Finding a Cool Spot in the Peak District on May Day

Amazing, a heatwave had been predicted for the may day bank holiday weekend. We thought we would try and cool down by getting high up onto the moors above the Derwent reservoirs. This route in the north eastern area of the Derwent valley started with a chill out at Slippery stones. This beautiful spot is a magnet for people wanting to paddle and chill out in the cooling water of the river Derwent.

There are some excellent events about to take place in the peak district. The Dambusters anniversary flight celebrating the 100th Anniversary of the Royal Air Force and the 75th Anniversary of the 617 Squadron ‘Dambusters’, this takes place on the 16th May. There is also a BMC campaign to conserve our mountains there is an exciting event on the 22nd May in the Peak district. Further details are provided in the references at the end of this post.

Our route started from Fairholmes visitor centre, it's a good idea to get there early. Details for the route are shown in the google map and the route card below, there is also a GPX file for the route.
The route is quite difficult because it accesses a remote area and requires some navigation across the moor to transfer between two different tracks.

The walk along the side of the reservoirs is beautiful, starting from a classic view of the Derwent reservoir dam and ending at the peaceful woods near the bridge at slippery stones.

For most of the walk to slippery stones we didn't rush and for most of the way enjoyed the cool of the shade provided by the trees. We took advantage of this spot sat down ate sandwiches, paddled and had fun.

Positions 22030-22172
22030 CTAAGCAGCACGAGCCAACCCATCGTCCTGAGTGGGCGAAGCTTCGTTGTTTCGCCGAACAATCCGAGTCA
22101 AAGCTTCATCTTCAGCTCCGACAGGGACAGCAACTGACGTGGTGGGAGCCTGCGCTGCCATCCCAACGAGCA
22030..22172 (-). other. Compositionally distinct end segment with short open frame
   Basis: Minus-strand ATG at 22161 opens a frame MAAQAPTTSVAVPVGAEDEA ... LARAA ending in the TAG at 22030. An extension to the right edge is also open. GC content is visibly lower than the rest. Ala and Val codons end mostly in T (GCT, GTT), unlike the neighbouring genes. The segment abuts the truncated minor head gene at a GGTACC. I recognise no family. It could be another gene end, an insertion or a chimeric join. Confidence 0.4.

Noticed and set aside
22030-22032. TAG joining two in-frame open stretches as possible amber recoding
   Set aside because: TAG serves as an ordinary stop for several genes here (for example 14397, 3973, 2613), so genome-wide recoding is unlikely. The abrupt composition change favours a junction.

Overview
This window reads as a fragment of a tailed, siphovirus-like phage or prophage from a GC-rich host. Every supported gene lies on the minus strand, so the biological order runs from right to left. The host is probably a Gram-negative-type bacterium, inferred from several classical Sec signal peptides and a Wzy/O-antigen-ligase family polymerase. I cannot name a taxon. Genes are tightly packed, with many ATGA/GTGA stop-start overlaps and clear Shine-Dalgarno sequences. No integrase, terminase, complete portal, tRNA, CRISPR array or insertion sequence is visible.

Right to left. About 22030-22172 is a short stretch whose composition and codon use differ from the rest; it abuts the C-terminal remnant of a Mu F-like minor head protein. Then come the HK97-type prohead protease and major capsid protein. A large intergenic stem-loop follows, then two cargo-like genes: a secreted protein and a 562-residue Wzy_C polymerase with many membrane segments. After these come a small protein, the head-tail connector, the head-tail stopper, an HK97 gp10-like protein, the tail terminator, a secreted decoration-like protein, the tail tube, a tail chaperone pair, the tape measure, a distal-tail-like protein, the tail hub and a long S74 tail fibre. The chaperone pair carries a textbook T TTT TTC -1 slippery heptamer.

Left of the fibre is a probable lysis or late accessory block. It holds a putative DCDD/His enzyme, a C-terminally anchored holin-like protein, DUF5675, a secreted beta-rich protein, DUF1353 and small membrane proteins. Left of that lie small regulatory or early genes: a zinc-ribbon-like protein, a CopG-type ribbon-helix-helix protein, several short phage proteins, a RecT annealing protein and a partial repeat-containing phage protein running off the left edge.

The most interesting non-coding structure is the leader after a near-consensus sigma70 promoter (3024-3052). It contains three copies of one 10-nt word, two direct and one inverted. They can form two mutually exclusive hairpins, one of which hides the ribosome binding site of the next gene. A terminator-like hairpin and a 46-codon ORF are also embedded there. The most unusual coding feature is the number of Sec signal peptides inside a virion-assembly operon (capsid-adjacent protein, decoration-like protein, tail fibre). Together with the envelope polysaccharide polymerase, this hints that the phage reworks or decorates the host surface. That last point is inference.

If you can avoid the odd hard rock and some dry sheep pooh then the grass is quite springy and this area makes a good spot to practice back flips and back hand springs. Keisha came away rather satisfied with a practice.

We followed the cut gate path which leads most of the way to the top of Margery hill, it was pleasantly cool at the top. A couple of people asked for directions and about the best way to return to fairholmes. It was amusing because they were wearing trainers and in typical style we bog trotted our way (it wasn't too bad), Louis slipped slightly and ended up ankle deep in peat...

For the next stage of the route we traversed east across the moor to join up with the path junction between the Cartledge Stones Ridge Path and Abbey Brook Path. Choosing the point at which to start the crossing needs to be done with some care otherwise you can have a fairly tiresome and boggy walk crossing peat groughs and streams. We've had a dry couple of days crossed at the right point taking the correct direction, the crossing was good.
Louis riding is walking pole like a hobby horse on the Cartledge Stones Ridge Path.

Enjoying the summit of Back Tor.

From the top of Back Tor Keisha decided she would like to run  down at first Louis was trailing behind but it wasn't long before Louis joined in the fun and I was the one trailing. I think it was the promise of ice cream that was the propelled him!